Deadly Days Review (Xbox Series S)

Our Deadly Days Review introduces us to this unique strategic rogue-lite in the zombie apocalypse. Manage and protect a group of survivors and help them to stop the catastrophe. Discover and use a large number of wild and crazy objects, even wilder and crazier survivors, special abilities, and deadly weapons.

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Deadly Days Review Pros:

  • Pixel art graphics.
  • 918.6MB download size.
  • 1000 Gamerscore.
  • Pixel font – on/off.
  • Strategic Zombie survival roguelike gameplay.
  • Online leaderboards.
  • Opening and ongoing tutorials.
  • Basecamp – you go out and scavenge supplies and weapons for your Survivors.
  • You need at least one food per survivor by the end of the day or they starve.
  • When out scavenging you just choose where they go and don’t directly control them.
  • Has a Dead By Winter vibe to it. (boardgame)
  • The map uncovers as you move.
  • Food is also used to level up Survivors at the camp.
  • Scrap is like currency and is used to unlock new slots or upgrade items.
  • Special powers – you can find and upgrade special powers that can be used once a day.
  • A scavenge trip is a day in-game.
  • Base items will give passive to your Survivors.
  • Weapons can be found, sold, bought, upgraded, and repaired. Assign weapons to Survivors at base camp.
  • Missions – random mission cards will be shown and you pick one. Each mission has a 1 – 5 difficulty rating for size, loot, and danger.
  • Auto button to get all Survivors back to the bus.
  • Recruit and befriend Survivors.
  • Survivors have unique stats, abilities, and quirks.
  • Has an RTS feel to the controlling of your troop.
  • Burger shops – destroy them to get map pieces.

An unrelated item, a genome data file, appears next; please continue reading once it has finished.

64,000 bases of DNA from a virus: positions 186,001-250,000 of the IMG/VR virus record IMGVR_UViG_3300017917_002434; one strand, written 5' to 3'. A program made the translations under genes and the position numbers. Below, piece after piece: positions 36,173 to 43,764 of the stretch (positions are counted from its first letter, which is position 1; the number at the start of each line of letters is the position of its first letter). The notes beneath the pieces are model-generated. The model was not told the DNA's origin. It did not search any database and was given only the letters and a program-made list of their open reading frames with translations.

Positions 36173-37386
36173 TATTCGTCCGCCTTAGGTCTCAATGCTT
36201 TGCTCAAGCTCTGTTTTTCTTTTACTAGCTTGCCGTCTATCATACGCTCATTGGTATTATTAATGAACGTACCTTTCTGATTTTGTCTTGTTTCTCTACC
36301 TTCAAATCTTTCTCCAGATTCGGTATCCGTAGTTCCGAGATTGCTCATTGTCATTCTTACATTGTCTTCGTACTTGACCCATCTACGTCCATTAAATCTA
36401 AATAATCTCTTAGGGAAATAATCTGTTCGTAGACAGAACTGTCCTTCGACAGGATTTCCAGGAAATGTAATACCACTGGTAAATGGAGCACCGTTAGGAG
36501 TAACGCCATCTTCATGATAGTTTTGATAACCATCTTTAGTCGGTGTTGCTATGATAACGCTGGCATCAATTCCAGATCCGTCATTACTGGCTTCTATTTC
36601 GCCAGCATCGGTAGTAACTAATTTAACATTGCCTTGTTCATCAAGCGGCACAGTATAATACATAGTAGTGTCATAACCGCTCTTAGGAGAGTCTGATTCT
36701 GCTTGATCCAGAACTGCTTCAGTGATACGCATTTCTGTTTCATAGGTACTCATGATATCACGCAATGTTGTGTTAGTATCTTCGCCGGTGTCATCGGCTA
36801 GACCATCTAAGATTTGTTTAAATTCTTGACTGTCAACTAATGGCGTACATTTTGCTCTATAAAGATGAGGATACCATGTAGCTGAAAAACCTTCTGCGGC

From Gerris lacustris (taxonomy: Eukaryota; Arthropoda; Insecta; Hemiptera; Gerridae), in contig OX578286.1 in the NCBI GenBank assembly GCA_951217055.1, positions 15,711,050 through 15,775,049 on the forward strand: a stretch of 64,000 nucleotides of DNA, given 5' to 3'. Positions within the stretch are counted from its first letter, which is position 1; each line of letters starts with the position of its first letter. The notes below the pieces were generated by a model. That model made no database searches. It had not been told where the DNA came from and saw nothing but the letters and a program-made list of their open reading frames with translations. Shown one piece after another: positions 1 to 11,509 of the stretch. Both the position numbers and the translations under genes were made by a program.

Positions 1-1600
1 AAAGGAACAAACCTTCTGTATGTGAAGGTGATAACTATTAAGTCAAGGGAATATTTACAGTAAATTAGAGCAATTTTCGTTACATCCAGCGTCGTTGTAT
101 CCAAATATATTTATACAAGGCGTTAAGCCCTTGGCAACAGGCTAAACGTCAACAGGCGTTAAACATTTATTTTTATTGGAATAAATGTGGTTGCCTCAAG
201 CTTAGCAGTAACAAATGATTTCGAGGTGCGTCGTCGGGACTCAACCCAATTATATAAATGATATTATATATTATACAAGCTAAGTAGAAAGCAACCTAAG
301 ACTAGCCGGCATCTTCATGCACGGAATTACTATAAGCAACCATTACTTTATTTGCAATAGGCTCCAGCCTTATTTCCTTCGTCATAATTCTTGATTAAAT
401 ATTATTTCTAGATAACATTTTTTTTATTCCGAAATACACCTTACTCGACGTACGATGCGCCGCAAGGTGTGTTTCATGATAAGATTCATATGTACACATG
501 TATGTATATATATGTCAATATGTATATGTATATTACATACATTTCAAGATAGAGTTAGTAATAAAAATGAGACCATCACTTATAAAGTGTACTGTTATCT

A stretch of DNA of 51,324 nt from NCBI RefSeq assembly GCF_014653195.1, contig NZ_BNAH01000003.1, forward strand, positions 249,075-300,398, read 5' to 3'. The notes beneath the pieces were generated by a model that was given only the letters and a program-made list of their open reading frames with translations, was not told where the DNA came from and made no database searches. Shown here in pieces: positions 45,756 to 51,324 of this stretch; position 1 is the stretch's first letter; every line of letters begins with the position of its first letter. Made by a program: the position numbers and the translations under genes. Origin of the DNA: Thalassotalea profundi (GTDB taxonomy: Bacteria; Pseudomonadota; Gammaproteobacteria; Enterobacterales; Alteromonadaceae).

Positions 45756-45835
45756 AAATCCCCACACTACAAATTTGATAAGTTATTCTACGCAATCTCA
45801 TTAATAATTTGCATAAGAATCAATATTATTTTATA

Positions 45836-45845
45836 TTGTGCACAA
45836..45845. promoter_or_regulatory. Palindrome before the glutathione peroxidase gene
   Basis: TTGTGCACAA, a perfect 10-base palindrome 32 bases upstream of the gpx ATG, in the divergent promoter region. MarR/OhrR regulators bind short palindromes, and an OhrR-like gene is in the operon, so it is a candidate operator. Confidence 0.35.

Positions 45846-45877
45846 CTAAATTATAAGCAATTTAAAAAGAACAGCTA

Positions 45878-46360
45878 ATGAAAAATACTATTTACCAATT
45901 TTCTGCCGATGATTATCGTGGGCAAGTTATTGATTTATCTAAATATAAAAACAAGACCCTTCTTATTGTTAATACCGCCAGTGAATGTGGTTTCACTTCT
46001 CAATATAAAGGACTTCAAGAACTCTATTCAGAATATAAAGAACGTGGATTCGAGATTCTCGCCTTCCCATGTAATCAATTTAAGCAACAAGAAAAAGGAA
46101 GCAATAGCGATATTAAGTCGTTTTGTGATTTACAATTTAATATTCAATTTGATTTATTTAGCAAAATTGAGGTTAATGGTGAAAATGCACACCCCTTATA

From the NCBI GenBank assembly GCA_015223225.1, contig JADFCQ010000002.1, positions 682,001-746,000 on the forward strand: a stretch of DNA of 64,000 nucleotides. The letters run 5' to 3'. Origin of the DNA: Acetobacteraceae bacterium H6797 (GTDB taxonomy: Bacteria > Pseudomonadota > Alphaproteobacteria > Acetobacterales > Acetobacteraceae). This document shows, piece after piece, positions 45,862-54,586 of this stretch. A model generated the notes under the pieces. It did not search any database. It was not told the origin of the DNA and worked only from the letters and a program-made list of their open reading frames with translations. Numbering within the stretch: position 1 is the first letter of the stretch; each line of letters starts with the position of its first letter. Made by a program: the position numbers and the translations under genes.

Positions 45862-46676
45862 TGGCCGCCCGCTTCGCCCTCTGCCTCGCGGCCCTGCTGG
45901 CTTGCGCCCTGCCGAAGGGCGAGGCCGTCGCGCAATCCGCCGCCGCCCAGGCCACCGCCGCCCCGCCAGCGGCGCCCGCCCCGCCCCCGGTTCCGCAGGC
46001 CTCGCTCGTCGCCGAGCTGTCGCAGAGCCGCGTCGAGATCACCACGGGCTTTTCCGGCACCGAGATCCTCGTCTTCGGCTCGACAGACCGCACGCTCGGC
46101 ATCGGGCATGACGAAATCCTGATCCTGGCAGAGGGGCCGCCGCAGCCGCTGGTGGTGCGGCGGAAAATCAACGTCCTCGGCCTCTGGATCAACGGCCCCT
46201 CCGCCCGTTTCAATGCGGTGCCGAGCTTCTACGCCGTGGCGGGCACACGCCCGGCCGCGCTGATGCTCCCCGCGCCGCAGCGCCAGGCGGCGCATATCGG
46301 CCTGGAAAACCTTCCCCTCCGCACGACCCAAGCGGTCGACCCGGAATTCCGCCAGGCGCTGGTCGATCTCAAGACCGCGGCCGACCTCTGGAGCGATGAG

• Nighttime – can happen when out scavenging and this is when zombies are stronger.
  • Earn EXP at the end of a run and level up to unlock new permanent features.
  • Daily challenge.
  • Survivors will shoot on sight automatically.
  • The camera allows you to pan around and zoom in.
  • Place the marker for your troop to follow or hold A and they will follow it wherever.
  • Slight environmental destruction.
  • Buildings and cars will shine when they can be looted.
  • Specializations are what you pick before you start a new run, they have unique unlocks and passives attached to them.
  • Encyclopedia fills in as you discover things like weapons, Survivors, zombies, etc, and gives a brief overview of them.
  • You can select individual Survivors which makes healing them easier.
  • You can buy and expand your base with new rooms and workshops.
  • The game revolves around material collecting and survival.
  • Can pause the game.
  • Lightning-fast loading times.

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Deadly Days Review Cons:

  • The music doesn’t suit the game at all.
  • Slow starter.
  • No timer to show how long looting will take or should I say it does but it is always obscured from view.
  • Small hard to read text.
  • Never sure it has been saved.
  • The pathfinding breaks often with a survivor randomly staying still or going off on his own.
  • Gets so hectic that it’s hard to manage everything.
  • It just gets fiddly.
  • Difficulty spikes aplenty.
  • RNG can indeed screw you.